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by
David Alpaugh


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What are the juncos doing
in the snow-burdened pines
on this ice-on-every-twig-’n’-needle-night
in strict December?

             Singing…

 

© by David Alpaugh.
Used with the author’s permission.

 

Purchase a framed print of this poem.


David Alpaugh has been a featured poet at bookstores, colleges, cafes, and poetry organizations in the San Francisco Bay Area more than 100 times. His first full collection, Counterpoint, won the Nicholas Roerich Poetry Prize from Story Line Press, and his poetry and essays have appeared in numerous literary journals. David holds degrees in English from Rutgers University and the University of California, Berkeley, where he was a Woodrow Wilson and Ford Foundation Fellow. He was also a finalist for Poet Laureate of California. Learn more about David at www.davidalpaugh.com.

 


Post New Comment:
transitions:
Robins leave, juncos arrive, forage on the ground late autumn, through winter; reversed in spring in WI. sprightly little birds, dressed in neat gray tuxedos. Nice poem too!
Posted 12/12/2015 08:12 PM
Lori Levy:
This short poem sings--like the juncos (which I never heard of until now!)
Posted 12/12/2015 05:37 PM
barbsteff:
Look up juncos online. They are gray or brownish with a light-colored breast and white outer tail feathers. Pretty, even exciting, to see in flight. They live in Canada in summer.
Posted 12/12/2015 12:21 PM
barbsteff:
Juncoes are small birds that come to Upper Midwest in mid-autumn and stay for the winter. They're often seen foraging on the ground. I don't know how far their range extends beyond northern Illinois and Wiscosin.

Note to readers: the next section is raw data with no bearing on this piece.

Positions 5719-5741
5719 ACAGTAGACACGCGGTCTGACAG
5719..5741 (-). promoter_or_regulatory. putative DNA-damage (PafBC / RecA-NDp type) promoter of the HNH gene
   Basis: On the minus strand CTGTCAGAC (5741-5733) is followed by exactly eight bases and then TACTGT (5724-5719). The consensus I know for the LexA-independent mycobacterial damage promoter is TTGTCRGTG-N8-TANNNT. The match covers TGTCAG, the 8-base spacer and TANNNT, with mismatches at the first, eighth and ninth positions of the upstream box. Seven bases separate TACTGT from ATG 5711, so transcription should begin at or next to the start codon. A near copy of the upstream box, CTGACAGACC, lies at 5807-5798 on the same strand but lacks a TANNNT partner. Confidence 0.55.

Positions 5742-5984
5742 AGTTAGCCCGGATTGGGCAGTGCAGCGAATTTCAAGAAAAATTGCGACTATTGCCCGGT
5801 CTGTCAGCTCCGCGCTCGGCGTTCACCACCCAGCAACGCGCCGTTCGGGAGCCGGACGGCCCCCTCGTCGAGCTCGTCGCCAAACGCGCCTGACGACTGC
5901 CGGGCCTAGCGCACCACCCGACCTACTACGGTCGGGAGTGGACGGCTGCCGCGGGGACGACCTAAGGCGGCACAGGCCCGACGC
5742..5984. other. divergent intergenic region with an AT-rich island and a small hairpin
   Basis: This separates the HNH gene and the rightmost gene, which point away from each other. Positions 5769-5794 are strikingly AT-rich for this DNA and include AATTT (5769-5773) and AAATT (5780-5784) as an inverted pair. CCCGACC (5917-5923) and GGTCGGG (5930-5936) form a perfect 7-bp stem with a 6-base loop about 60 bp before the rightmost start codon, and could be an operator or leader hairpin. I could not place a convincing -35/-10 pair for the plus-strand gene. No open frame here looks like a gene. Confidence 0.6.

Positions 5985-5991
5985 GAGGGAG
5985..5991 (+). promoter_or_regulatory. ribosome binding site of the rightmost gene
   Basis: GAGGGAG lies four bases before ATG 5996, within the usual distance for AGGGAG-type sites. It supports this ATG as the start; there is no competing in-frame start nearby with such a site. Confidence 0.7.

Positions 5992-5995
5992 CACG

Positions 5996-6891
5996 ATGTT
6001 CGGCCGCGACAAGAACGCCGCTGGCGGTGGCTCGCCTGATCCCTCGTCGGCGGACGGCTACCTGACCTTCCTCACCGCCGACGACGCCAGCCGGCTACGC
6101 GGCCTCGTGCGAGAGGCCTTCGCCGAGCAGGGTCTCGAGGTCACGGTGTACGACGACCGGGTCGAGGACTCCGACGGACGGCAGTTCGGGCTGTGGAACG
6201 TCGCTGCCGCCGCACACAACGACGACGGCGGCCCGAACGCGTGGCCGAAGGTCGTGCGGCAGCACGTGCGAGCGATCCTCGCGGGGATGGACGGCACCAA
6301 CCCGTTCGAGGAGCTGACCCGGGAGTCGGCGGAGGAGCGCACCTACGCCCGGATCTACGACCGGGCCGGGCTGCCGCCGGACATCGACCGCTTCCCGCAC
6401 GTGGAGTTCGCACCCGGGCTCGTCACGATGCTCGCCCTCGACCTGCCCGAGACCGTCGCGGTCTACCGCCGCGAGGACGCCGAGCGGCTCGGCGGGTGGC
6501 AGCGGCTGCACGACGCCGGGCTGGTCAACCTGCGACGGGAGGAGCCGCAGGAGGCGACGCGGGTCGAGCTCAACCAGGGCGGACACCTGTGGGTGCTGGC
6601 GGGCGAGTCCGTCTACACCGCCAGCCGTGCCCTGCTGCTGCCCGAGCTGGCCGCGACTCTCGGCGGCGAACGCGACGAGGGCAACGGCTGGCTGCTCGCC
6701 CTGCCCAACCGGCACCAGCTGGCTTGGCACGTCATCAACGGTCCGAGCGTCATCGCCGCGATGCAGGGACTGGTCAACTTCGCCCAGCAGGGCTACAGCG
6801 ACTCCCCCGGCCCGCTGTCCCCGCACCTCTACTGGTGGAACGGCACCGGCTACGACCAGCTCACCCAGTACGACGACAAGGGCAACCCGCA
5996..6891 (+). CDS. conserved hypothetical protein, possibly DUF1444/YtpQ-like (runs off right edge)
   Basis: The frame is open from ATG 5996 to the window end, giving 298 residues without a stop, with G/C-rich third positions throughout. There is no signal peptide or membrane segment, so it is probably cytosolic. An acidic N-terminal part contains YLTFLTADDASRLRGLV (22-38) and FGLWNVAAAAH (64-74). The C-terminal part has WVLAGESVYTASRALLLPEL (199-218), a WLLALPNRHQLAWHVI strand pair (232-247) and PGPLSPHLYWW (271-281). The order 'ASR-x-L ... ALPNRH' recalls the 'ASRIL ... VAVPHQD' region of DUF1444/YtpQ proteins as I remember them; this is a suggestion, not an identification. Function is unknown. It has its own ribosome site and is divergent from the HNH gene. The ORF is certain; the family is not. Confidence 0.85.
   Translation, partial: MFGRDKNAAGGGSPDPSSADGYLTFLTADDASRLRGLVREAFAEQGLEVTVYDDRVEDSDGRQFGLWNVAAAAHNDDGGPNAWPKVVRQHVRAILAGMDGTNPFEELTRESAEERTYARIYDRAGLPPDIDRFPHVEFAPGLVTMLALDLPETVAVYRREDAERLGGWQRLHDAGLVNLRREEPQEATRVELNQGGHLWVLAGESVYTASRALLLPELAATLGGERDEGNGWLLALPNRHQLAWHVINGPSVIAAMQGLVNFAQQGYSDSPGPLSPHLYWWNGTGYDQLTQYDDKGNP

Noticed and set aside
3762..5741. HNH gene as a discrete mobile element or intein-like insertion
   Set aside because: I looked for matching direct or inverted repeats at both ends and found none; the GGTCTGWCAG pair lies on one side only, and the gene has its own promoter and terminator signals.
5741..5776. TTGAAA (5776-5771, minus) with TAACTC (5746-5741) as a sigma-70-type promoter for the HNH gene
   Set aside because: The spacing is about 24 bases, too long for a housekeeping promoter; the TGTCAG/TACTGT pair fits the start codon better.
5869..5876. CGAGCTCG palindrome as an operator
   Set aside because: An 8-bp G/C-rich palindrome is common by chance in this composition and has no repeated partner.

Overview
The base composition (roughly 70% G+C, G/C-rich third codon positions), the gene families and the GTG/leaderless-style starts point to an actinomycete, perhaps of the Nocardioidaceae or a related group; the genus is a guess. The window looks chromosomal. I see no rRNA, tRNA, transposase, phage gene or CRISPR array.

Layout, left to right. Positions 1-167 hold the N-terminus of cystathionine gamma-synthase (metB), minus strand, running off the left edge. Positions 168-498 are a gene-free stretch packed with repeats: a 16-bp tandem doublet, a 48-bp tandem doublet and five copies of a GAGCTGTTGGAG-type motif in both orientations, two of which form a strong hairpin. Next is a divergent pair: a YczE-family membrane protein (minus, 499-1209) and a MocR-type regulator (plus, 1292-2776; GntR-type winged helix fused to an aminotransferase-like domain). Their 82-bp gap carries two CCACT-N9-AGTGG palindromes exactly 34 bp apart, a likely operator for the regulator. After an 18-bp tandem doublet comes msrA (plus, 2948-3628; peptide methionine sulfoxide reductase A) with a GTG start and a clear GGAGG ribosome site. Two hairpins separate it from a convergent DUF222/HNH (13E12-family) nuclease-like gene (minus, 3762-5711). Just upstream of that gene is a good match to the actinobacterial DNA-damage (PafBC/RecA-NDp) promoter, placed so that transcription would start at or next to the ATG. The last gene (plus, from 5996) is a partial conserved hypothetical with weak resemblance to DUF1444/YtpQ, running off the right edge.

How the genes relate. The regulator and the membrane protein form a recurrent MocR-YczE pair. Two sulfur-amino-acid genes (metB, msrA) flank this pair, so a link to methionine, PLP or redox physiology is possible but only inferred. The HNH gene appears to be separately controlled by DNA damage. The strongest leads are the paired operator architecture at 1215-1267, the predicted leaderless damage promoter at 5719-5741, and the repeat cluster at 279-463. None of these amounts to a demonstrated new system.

Posted 12/12/2015 12:17 PM
KevinArnold:
I like the call-and-response feel. Singing, in italics.
Posted 12/12/2015 11:11 AM
paradea:
Don't know what a 'junco' is, but I want one!!! Great little poem!! P.S. Jean: The kids left in early spring????
Posted 12/12/2015 08:59 AM
jeeger:
Of course!
Posted 12/12/2015 08:33 AM
Wilda Morris:
Clever title and poem, considering how hard it is to see juncos and other birds you can hear twittering in the pines but can't locate behind the twigs and needles.
Posted 12/12/2015 07:06 AM
Jean :D:
Years ago I kept a very active bird feeder year round & the juncos followed the snow line from Canada down to WI.in winter. I could predict the coming of snow 2 days in advance by their hungry appearance. Drove my kids crazy :) They left in early spring.
Posted 12/12/2015 06:53 AM
Jean :D:

Posted 12/12/2015 06:46 AM
Katrina:
junco, n. - a name formerly given to the Reed-sparrow or Reed-bunting ( Emberiza schœ niclus); North American genus of Finches, the Snow-birds. Good to meet some seasonal junkies.
Posted 12/12/2015 02:53 AM


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